By communicating with them in a familiar way and seeing the work through their eyes, you can ensure your message will resonate with one that is focused around key transition points along each patient’s individual journey
The internet allows relevant and compelling messaging that intersects patients at the best time, moving them more efficiently toward therapy, support and better outcomes.
If a patient’s journey is mapped out through diagnosis, life changes, conversions and adherence issues, specific messages at just the right time could help support where there are the greatest fallouts.
There was an article yesterday in the New York Times Magazine about diagnosing rare disorders. As demonstrated in the article, the limitation of knowledge is a prevalent and ongoing problem. Every day there are more and more defined diseases, and more and more treatments are coming out that can help.
One of the great things about the internet is that it is open 24 hours a day and 7 days a week. Manhattan Research tells us that at least 10 million consumers regularly post health data and gain information online.
The technology being used is still evolving. Doctors have collaborated for years, sharing case studies and symptoms. The following is one example from Michael Segan MD PhD:
“It is great to have support groups once a diagnosis is made, but it is crucial to find the diagnosis without going through years of a diagnostic odyssey. Our software helps people diagnose 1,832 neurological and metabolic syndromes – it runs from http://www.simulconsult.com.”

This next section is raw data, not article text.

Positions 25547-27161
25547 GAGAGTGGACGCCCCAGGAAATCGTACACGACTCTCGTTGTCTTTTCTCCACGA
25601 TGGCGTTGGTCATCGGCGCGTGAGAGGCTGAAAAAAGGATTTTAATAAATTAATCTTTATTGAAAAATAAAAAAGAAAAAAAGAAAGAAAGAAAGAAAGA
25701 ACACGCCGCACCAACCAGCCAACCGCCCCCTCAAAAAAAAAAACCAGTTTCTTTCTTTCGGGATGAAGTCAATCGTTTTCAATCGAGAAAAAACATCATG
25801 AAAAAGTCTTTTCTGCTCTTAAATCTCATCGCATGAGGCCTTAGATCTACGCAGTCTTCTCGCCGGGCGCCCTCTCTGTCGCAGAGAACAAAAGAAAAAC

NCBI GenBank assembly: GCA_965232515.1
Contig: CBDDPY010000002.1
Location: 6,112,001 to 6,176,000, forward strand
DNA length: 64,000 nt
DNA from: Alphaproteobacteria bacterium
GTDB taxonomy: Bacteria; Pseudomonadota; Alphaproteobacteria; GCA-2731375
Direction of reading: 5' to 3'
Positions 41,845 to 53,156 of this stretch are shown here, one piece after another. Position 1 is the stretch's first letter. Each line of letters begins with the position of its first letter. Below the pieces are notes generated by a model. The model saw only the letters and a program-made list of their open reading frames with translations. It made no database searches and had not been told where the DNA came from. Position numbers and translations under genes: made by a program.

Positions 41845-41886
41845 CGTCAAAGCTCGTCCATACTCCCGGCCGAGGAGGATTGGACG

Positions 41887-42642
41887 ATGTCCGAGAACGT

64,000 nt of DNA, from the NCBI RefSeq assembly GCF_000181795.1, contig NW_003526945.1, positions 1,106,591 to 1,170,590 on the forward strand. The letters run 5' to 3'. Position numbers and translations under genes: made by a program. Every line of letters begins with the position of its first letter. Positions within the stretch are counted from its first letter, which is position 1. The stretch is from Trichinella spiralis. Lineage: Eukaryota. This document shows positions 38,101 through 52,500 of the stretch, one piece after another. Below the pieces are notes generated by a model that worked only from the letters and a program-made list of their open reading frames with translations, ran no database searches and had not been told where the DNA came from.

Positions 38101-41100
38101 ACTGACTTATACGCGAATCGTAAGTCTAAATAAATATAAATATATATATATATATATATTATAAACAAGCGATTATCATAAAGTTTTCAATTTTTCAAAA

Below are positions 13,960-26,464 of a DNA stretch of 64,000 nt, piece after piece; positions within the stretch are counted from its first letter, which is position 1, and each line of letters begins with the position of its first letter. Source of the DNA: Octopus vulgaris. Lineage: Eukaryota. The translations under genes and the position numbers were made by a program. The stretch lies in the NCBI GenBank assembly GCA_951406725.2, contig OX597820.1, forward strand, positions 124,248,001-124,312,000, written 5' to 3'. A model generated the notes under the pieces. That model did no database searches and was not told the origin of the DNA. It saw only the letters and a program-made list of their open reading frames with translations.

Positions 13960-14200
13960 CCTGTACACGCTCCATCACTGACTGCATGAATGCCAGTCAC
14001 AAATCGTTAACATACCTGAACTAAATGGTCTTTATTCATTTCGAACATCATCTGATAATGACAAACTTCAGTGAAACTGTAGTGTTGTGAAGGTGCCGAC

Conversion and Adherence
Now with the emergence of Health 2.0, patients are starting to become part of the mix. There are also many community groups for individual diseases or collections of many such groups. Some examples are discussed in “Health 2.0 for Neurologists”.
From that article:
“One concern about patient communities is that the information may not be correct or current. Neurologist Dan Hoch, MD, PhD, and colleagues explored this question using the epilepsy community of their BrainTalk forums and found that “a panel of three neurologists and a neurology nurse judged that 6% of the posted information contained factual inaccuracies.” In Health 2.0 communities, when incorrect information does appear, it is often corrected quickly, even if all participants are patients.”
Pharma companies can help by listening to these patient communities and coming up with search terms that help drive people to good information.
Dr. Google is always open, and now people who crave answers and support can find it online 24 hours a day, 7 days a week.
Each rare disorder community has its own unique needs, challenges, language and transition points. By communicating with them in a familiar way and seeing the work through their eyes, you can ensure your message will resonate with one that is focused around key transition points along each patient’s individual journey and you will see a stronger, more relevant connection between both patients and professionals. What are your thoughts on Health 2.0? Please share your ideas in the section below.
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(Image courtesy of “thanks for the memories” via Flickr)